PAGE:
Maryland lawmakers approved a bill that lets rape victims impregnated during an attack ask a judge to end their assailants’ parental rights.
The Rape Survivor Family Protection Act unanimously passed both chambers of the General Assembly last week. It allows a victim to ask a court to terminate a rapist’s parental rights, even if the attacker hasn’t been convicted of the crime, as long as there’s “clear and convincing evidence” of guilt.
Gov. Larry Hogan indicated in his state of the state address that he would sign the bill.
“No rapist should be allowed to maintain parental rights and no victim should be forced to interact with her attacker,” Hogan said during the address last week. “I commend you for finally passing the Rape Survivor Family Protection Act, and I will sign it into law the moment it reaches my desk.”
Kathleen M. Dumais of the House of Delegates has fought for the legislation to be passed since 2007.
“It has taken a long time to get this through and it’s not a slam dunk, but It gives women access to the courts in these absolutely awful cases,” says Dumais. “There are not a lot of women in this situation, but I’m very pleased that those that are now have an avenue in that did not exist before.”
Prior to this legislation, women who had been raped and decided to keep the baby had to get consent from their rapists in order to give up the baby for adoption, or if they decided to raise the child their rapist could fight them for custody rights.
There were even cases where these men would use it as a bargaining chip to avoid criminal prosecution, said Dumais. “They would agree to give up their parental rights if the woman agreed not to press charges.”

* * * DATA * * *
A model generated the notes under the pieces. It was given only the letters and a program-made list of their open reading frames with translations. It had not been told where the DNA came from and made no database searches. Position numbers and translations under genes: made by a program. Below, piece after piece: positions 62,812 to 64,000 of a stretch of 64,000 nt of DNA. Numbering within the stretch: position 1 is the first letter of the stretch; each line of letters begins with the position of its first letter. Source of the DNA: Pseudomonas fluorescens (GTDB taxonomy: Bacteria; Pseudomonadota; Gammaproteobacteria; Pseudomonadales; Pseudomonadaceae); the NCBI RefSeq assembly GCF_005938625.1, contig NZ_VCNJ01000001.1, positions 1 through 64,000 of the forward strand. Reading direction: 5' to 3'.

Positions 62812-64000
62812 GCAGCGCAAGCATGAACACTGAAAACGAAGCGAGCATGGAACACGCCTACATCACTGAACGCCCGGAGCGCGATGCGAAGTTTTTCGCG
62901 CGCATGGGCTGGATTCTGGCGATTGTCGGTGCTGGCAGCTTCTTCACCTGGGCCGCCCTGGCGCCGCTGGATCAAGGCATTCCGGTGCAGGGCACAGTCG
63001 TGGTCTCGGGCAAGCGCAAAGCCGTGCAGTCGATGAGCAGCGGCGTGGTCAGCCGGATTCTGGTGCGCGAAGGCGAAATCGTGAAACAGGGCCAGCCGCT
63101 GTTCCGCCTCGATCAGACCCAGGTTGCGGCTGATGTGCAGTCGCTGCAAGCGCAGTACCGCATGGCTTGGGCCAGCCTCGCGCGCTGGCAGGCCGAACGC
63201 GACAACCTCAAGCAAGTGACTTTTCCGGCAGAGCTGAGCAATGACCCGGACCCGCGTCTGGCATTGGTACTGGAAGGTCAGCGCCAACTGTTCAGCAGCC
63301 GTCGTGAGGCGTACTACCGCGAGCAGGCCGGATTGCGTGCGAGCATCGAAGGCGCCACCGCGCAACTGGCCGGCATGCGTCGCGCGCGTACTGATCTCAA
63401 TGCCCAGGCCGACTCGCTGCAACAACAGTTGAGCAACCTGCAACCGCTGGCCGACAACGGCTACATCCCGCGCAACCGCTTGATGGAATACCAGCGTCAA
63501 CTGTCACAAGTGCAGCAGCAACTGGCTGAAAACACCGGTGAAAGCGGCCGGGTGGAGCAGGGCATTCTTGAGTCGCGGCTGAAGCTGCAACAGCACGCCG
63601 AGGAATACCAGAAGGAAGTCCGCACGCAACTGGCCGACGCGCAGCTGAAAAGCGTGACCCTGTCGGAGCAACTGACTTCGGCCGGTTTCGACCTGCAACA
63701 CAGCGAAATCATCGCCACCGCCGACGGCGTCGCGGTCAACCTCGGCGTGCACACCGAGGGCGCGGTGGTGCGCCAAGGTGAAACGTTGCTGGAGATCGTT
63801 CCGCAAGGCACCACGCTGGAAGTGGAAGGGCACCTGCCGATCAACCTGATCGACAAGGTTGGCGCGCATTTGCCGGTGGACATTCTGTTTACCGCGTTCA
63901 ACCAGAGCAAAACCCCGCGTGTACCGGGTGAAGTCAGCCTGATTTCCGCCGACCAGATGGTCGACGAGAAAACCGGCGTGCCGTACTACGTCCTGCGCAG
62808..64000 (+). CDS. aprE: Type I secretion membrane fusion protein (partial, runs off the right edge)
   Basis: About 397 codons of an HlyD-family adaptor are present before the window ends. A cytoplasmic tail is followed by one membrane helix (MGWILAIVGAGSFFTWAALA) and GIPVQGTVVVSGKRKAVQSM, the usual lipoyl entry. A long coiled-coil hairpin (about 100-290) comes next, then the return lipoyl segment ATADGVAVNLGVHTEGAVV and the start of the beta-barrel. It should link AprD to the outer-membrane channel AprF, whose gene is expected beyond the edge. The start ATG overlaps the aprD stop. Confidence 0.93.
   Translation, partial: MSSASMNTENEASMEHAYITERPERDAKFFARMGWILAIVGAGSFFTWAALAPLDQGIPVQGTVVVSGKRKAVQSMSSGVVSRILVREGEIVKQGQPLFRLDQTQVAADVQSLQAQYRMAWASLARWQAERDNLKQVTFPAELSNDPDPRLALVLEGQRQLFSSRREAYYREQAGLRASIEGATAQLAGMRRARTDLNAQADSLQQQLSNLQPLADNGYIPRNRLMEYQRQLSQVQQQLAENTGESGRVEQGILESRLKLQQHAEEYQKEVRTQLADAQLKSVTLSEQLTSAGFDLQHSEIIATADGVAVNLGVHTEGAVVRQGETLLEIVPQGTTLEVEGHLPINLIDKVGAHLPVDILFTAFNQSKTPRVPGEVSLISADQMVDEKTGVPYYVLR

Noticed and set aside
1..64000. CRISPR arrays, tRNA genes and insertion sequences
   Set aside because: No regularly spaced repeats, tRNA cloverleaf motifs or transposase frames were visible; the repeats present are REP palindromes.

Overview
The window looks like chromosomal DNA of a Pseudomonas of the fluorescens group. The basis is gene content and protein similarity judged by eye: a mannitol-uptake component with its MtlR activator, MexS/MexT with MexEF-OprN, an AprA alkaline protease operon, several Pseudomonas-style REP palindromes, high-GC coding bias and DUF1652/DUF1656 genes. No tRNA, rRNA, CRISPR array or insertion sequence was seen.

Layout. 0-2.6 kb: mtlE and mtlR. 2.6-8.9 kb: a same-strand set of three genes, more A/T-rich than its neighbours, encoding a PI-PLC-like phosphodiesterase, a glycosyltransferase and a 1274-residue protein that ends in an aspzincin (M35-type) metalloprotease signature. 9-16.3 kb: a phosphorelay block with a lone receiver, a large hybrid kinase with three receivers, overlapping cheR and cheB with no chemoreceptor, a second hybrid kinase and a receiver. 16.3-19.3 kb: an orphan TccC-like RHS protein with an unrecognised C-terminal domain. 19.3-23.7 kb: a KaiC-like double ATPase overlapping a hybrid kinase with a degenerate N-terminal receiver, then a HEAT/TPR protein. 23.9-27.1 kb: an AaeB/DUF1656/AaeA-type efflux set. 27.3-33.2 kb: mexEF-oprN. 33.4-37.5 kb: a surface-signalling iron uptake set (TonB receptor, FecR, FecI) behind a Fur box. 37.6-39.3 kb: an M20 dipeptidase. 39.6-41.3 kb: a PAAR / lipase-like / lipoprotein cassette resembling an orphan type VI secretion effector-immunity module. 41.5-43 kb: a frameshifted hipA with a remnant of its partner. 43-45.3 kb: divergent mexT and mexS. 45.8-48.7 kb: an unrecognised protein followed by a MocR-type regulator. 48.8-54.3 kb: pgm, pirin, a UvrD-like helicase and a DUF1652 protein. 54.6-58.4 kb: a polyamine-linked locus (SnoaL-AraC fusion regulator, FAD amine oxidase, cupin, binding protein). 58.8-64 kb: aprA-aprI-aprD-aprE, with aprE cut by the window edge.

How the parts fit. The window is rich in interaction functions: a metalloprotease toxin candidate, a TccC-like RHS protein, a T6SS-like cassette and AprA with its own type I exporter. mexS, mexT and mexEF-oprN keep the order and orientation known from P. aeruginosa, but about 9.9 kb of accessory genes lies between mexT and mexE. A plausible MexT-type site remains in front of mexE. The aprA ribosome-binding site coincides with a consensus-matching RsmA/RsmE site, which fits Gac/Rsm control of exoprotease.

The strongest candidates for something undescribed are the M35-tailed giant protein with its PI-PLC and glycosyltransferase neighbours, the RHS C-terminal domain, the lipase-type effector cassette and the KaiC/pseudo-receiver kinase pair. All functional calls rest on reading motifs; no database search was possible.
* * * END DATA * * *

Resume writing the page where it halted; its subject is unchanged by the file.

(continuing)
“It’s going to be an amazing thing to see that our clients get through these cases, and we’ll be able to do something to help,” said Lisae Jordan, director of the Maryland Coalition Against Sexual Assault.
Until the bill’s passage, Maryland was one of only a handful of states that still allow rapists to have parental rights. The others are New Mexico, Wyoming, North Dakota, Minnesota, Mississippi and Alabama. Mississippi currently has a bill being considered that if passed would make it possible to take away those rights.
A problematic barrier
Forty-three other states and the District of Columbia have legislation that offers at least some protection to prevent rape victims from facing their attackers over parental rights; eight of those laws were just adopted in 2016.
But these legislative protections vary greatly. In 20 states and Washington, D.C., a rape conviction is required before a victim can request termination of parental rights.
For advocates, this is a problematic barrier, since the majority of sexual assaults don’t even make it to prosecution, according to the Bureau of Justice Statistics.
Between 2005 and 2010, just 36 percent of the nearly 300,000 annual average rape or sexual assault victimizations were reported to police, the bureau reports. Even when you look at both reported and unreported rapes during that time period, roughly 12 percent of victimizations resulted in arrests.
That means in nearly half the states that have legislation meant to prevent rapists from claiming parental rights, a victim is still vulnerable to having to face her attacker if there wasn’t a conviction in her case — and that’s if she reported it and if it was prosecuted.